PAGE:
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Getting Your Landscape Maintenance Started Off Right!

04/01/2018 1:01 PM | CAI Rocky Mountain Chapter (Administrator)

By Justin Bayer, Caretaker Landscape and Tree Management

Spring is officially upon us, and that means it is time to get your landscape ready for the growing season and cleaned up from the fall and winter.  April is arguably the most important time of the year for landscape in Colorado, and that is because there are many steps that need to be taken in order to set your community up for success.  


  • When to start up the irrigation system is often a point of contention between landscape contractors, community managers, and HOA boards.  The temperamental weather in Colorado can make knowing when to fire up the system a bit confusing; March can be dry for weeks, leading residents to want to get the system up and watering, when out of nowhere a large storm can come through and freeze all of the lines, potentially causing damage to the system.  
  • In order to avoid wasting water and money, we suggest aiming to turn on your irrigation system between April 15th and May 1st.  Even though the weather has been warmer than usual this winter, March and April have the tendency to be wetter months, which means you can save on your water bill by holding out for a bit longer before starting up your system.  
  • As you gear up your irrigation system and start to fine tune it for spring and summer, make sure to inspect your system thoroughly.  You will want to make sure all of your pop-up spray heads and rotors are working optimally (covering the right area and not clogged) and that your drip emitters are working properly on your trees and shrubs.  Emitters and spray heads have a tendency to get clogged up during the winter, and if left unresolved, can lead to major problems down the road.  Along with doing a thorough check during the start-up process, your landscape contractor should be checking your irrigation system on a consistent basis during the course of the season to catch any potential problems early.  The sooner you notice an irregularity, the quicker you can get it resolved through your landscape maintenance team.


  • If you are looking for the healthiest turf possible, you should plan to utilize aeration early in the growing season.  Aeration stimulates root growth by helping the turf soak in more water, air, and fertilizer.  Make sure to know where your sprinkler heads and rotors are if you decide to aerate, as this will help you avoid any potential damage to your system.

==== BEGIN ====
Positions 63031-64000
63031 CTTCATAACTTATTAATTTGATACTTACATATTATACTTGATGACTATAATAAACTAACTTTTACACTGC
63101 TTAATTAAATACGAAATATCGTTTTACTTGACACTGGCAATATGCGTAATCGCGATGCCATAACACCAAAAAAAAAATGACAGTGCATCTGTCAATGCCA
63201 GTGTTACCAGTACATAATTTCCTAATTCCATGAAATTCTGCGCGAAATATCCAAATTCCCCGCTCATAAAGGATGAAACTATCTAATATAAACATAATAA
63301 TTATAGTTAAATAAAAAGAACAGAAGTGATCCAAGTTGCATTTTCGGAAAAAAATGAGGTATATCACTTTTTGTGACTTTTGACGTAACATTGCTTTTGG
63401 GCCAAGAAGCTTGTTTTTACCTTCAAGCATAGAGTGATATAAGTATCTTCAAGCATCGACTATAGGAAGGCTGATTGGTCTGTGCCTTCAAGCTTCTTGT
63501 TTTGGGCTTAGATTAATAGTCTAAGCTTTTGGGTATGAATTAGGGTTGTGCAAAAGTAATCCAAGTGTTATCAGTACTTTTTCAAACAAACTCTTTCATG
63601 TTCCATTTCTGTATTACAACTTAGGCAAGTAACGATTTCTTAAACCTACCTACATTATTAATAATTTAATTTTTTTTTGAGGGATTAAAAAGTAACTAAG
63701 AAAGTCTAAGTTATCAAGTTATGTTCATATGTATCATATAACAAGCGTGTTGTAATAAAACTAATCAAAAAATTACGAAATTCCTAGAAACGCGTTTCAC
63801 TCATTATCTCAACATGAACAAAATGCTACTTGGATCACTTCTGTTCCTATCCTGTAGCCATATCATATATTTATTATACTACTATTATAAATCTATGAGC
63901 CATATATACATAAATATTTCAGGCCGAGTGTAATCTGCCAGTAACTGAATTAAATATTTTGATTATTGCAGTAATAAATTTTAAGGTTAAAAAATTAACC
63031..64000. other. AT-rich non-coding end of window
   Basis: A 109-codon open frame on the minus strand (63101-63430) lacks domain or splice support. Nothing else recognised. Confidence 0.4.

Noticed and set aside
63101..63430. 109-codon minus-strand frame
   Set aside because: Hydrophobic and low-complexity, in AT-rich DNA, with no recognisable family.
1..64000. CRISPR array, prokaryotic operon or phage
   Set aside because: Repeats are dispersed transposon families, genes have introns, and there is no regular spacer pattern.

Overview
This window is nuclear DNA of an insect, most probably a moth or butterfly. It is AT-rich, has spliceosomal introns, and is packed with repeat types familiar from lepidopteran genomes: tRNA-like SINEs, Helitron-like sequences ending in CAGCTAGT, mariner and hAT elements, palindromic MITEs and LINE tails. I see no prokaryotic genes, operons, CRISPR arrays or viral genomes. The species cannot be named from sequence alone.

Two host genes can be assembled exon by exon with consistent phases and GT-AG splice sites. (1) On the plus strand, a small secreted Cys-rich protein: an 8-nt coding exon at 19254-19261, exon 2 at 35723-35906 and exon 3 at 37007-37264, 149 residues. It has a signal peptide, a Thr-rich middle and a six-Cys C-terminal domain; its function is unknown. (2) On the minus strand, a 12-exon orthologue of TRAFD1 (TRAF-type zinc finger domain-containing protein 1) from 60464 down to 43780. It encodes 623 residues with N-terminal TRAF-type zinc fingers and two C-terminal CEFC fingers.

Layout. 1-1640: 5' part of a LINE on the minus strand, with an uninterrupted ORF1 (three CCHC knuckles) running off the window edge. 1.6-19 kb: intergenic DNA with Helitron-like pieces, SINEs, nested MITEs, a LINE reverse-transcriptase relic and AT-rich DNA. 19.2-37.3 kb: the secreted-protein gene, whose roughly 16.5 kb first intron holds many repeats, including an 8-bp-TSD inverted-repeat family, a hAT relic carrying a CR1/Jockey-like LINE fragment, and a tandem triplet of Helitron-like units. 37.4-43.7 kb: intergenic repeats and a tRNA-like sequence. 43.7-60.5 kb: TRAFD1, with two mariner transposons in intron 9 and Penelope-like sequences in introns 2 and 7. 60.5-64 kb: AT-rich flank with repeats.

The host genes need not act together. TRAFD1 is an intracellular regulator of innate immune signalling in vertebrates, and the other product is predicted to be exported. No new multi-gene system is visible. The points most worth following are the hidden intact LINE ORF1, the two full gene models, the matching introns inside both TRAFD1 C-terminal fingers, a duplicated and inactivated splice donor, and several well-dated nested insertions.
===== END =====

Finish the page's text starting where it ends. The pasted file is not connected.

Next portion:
• Fertilization is a common practice to get your turf off to a full-bodied, healthy start, and to keep it that way by applying more fertilizer during the summer.  It is especially effective when combined with aeration.  Fertilizer can be done once per year, three times per year (recommended), or even up to five times or more per year if your community is aiming for that “golf course” look. 
  • Make sure to rake and remove all winter debris from your lawn to get your lawn off to a great start.  During the summer, after the turf has gotten healthy and full, it can be beneficial to mow over any plant debris on your lawn and allow it to be mulched into the turf.

Weed Control

  • After a dormant fall and winter for your landscape, you’ll want to start it off right by removing all weeds located in your lawn, planting beds, and around your shrubs and ornamental grasses.  Not only do weeds take resources from your plants, they take away from the relaxing aesthetic of a well maintained landscape.
  • March and April (depending on the weather) is the best time to utilize pre-emergent weed control methods on your landscape.  Both turf and bed areas should be treated with an herbicide that is applied to the surface.  Water (rain, snow, irrigation, hand watering, etc.) will push the pre-emergent down into the areas where weed seeds lay dormant until they begin germination.  The pre-emergent ensures that the seeds are killed before they are able to grow and sprout out from the turf or the bed areas.   

Getting the proper start to your landscape maintenance is absolutely vital, and by following the tips and advice above you can ensure that your community will look healthy, green, and gorgeous all spring and summer!  

Caretaker Landscape and Tree Management is a privately owned and operated company with locations in both Colorado and Arizona.  Caretaker has been in business for over 30 years, and have built their reputation on customer service, exemplary communication, and through utilization of cutting-edge technology.   

(303) 585-0367

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